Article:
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What to Expect When You Move with a U-Haul Trailer—The Ruizes’ Move
But how are U-Haul’s moving trailers? Are they more affordable than the company’s trucks? And, perhaps more importantly, do they have enough room for everything you need to pack inside?
We wanted to answer these questions, so we helped a family move from Arizona to North Carolina using a U-Haul trailer. We’re happy to report that the move went off without a hitch (aside from the trailer hitch) and the trailer was perfect for this move. However, that doesn’t mean a U-Haul trailer would be ideal for every move. Keep reading to learn more.
Want to know how much a U-Haul trailer will cost for your move?
Meet the Ruizes
In October of 2020, Christen and Carlos Ruiz were looking to move from the small town of Mohave Valley, AZ to Winston-Salem, NC. Their move was mainly motivated by a desire to live closer to Christen’s family, particularly her grandmother and great-grandmother.
The Ruizes were moving out of a 400-square foot converted garage, so they didn’t have a ton of stuff to pack up and take across the country. They also had two cars. This made a moving trailer the best option for them since it meant they wouldn’t have to pay for more space than they needed and they would both be free to drive one of the cars instead of having to drive a truck.
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Why the Ruizes chose U-Haul
There were two main reasons the Ruizes went with U-Haul for their trailer rental: familiarity and availability.
U-Haul has always been Christen’s first choice whenever she’s moved, and she knew what to expect with U-Haul. Additionally, U-Haul was the only moving company that offered trailer rentals close to the Ruizes’ home.
This meant that the Ruizes couldn’t get quotes from multiple companies, a step we always recommend if it’s possible. While it requires a little extra legwork on your part, gathering multiple quotes ensures you’re getting the best price available.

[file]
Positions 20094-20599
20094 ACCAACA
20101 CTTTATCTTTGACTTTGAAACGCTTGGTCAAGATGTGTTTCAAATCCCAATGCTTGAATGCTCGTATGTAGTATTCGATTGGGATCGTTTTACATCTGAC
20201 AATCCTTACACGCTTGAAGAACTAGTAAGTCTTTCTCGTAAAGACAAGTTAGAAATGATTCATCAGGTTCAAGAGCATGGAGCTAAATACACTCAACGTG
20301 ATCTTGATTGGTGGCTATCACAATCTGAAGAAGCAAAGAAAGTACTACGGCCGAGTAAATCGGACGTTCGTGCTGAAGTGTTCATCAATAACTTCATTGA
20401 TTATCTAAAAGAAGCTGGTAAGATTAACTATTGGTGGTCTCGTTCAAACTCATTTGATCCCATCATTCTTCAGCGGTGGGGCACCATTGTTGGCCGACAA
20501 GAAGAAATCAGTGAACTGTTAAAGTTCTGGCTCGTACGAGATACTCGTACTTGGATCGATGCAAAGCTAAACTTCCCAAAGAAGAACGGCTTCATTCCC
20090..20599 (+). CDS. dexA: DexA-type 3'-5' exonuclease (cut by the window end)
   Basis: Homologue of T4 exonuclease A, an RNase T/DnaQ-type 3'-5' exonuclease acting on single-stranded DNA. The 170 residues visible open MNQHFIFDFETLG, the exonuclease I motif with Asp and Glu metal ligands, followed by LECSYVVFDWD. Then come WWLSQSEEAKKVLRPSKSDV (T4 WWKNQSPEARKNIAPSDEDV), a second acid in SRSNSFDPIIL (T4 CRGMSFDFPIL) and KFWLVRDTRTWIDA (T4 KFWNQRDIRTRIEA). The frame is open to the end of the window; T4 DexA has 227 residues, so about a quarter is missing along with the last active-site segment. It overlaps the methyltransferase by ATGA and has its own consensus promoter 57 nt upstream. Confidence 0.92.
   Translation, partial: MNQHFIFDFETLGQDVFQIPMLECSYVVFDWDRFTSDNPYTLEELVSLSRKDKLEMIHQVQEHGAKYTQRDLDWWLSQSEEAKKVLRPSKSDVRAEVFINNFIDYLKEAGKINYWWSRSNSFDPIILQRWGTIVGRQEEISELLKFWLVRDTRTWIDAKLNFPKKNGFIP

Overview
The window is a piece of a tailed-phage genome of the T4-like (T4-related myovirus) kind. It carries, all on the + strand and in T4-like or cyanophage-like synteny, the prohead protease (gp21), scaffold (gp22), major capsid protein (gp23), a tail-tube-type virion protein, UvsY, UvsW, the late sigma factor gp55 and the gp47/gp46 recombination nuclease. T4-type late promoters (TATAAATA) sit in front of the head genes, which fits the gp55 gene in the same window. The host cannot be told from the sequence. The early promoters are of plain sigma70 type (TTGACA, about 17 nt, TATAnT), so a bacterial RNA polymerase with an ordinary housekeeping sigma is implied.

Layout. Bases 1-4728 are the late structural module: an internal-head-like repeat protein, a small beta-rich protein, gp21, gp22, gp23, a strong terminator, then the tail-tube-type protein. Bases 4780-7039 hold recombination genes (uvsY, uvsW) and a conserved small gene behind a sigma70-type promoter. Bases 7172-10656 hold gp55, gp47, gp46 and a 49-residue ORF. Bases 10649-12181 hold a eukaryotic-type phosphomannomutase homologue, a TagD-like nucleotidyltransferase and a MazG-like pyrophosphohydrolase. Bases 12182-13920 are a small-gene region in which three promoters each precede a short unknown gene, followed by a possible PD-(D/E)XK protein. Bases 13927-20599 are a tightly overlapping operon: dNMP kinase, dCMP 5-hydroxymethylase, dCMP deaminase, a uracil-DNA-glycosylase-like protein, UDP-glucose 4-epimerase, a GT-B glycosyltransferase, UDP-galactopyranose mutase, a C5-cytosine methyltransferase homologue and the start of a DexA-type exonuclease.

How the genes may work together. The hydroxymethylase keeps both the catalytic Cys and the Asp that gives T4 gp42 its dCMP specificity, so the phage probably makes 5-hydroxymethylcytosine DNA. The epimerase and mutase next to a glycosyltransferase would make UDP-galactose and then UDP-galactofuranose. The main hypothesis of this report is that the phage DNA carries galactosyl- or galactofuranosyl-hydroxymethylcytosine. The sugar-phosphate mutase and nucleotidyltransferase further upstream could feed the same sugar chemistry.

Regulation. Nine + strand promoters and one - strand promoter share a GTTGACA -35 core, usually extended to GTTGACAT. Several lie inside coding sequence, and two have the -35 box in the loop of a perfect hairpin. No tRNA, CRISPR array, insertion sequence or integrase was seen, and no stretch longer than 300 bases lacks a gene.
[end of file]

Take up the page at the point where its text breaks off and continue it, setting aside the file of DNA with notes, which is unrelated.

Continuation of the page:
Of course, since U-Haul was the only trailer rental company around, the Ruizes actually did get the best price available. However, their price might have been lower if U-Haul had more competition in their area.
U-Haul’s availability is actually one of the best reasons to go rent from the company. U-Haul is basically synonymous with moving itself, and U-Haul retailers are just about everywhere. This means that no matter where you’re moving to or from, you can almost always find a nearby U-Haul retailer where you can pick up or drop off your rental.
What to expect with U-Haul—Pricing
Depending on the season and where you’re moving, U-Haul can be one of the most affordable options around. That said, their rates sometimes run higher than competitors like Budget.
We want to highlight that U-Haul’s initial quote to the Ruizes perfectly matched their final price: $416.96. This was a pleasant surprise since U-Haul often hits customers with last-minute fees that could have been made clearer before they signed their contracts.
For example, the customer we helped move with U-Haul’s U-Box did get hit with an unexpected delivery fee for his containers.
Pricing breakdown for the Ruizes’ U-Haul move
|7-day rental for a 5 x 8 moving trailer||$307.00|
U-Haul trailer rental prices vs. truck rental prices
Renting a moving trailer instead of a truck can save you a whole lot of money, but it requires that you take only the essentials. If you can’t bear to part with your luxurious sectional, your canopy bed, or your antique armoire, you should probably just bite the bullet and rent a moving truck.
The Ruizes rented a 5-foot by 8-foot trailer for a 7-day and 2500-mile journey. These trailers have about 200 cubic feet of storage space inside.1